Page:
After fighting for Texas independence in five different battles, including the Battle of San Jacinto, Capt Seguin was promoted to a lieutenant colonel and commander of the Western frontier (San Antonio).Upon entering the city to pay his respects for his fallen comrades of the Alamo, Seguin discovered a large pile of ashes inside the Alamo and two smaller piles outside the Alamo, close to the Alameda, the cottonwood trees at the eastern entrance of the city. A coffin was quickly made and neatly covered in black with the names of Travis, Bowie, and Crockett inscribed inside the coffin lid. The Texas flag was draped over the coffin with a sword and musket laid on top. The church bells of San Fernando rang all day long until internment that afternoon. Most of the ashes from the two smaller piles were laid inside the coffin, with Seguin’s Tejanos firing three volleys of musket fire at each site. Then Seguin led the funeral procession to the burial site where the large pile of ashes was placed in a peach orchard, close to the Alamo.
Seguin gave the eulogy in Spanish that included: “I invite you to declare to the entire world, that Texas will be free and independent or we shall perish in glorious combat.” According to Seguin’s memoirs, a coffin with some of the ashes was also buried in front of the altar of San Fernando Church close to the steps out of respect for the fallen Catholic defenders of the Alamo. In 1936, construction crews discovered remains of a coffin, bones, skulls, and ashes in front of San Fernando altar, but the exact location of the peach orchard was lost forever.
Lt. Col. Seguin and his Tejanos would be happy and honored to know that their tradition of honoring and remembering the personal sacrifices of our country’s soldiers is still being celebrated on Memorial Day. It’s a Tejano tradition.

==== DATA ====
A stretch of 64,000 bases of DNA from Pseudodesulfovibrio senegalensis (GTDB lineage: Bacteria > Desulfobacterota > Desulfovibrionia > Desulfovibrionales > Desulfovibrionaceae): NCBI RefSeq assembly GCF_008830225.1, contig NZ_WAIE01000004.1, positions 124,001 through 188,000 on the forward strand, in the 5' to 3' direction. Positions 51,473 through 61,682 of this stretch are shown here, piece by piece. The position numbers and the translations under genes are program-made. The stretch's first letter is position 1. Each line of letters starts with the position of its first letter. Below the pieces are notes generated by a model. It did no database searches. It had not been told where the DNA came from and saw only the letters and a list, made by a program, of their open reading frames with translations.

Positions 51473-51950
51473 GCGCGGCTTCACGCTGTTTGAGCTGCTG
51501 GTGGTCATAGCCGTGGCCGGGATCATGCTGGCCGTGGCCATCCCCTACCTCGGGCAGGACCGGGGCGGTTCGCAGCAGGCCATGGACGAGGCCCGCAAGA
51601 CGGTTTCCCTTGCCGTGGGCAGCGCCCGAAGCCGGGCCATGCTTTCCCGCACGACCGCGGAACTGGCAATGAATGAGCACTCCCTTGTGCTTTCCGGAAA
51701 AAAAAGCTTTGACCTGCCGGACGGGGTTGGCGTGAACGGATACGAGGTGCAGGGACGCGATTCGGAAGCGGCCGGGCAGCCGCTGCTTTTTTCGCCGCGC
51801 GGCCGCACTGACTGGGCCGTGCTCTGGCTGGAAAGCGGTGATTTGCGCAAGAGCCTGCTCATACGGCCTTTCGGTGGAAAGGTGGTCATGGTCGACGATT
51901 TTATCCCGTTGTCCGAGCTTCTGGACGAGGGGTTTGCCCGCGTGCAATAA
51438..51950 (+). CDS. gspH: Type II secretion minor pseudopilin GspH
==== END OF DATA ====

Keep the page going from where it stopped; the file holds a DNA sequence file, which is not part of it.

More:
Jack Ayoub, Harlingen
It would appear that the proverbial smoke has lead investigators to the fire in the last Edinburg election. The headlines in Friday’s Monitor would indicate that, since arrests have been made, there is more than just supposition and opinion involved. Congratulations! However, I have a question: Why are the lowly minions, the symptoms of the Valley’s electioneering disease, the only ones being arrested? When are they going to work on the causes of this disease that are still in their offices at the top levels of some county, city, school districts, and desks at the Valley’s largest corporations?
Ned Sheats, Mission
Don’t chain dogs
The tragic, fatal mauling of a 4-year-old Converse boy by his family’s tethered pit bull-mix should serve as a wake-up call for the need to regulate breeding pit bulls and to strengthen anti-tethering laws. Chained dogs are more likely to be neglected and to become territorial and aggressive. According to the CDC, tethered dogs are nearly three times more likely to attack than untethered dogs. One study found a quarter of fatal dog attacks are by chained dogs. Pit bulls are especially vulnerable, targeted by dog fighters and others who chain, beat, and starve them to turn them into cheap alarm systems or living weapons. Pit bull overpopulation, abuse, and attacks can be addressed logically and humanely with legislation that regulates the breeding and ownership of these dogs. Such ordinances have proved effective. Legislators must act before more kids and dogs get hurt.
Teresa Chagrin, PETA, Norfolk, Virginia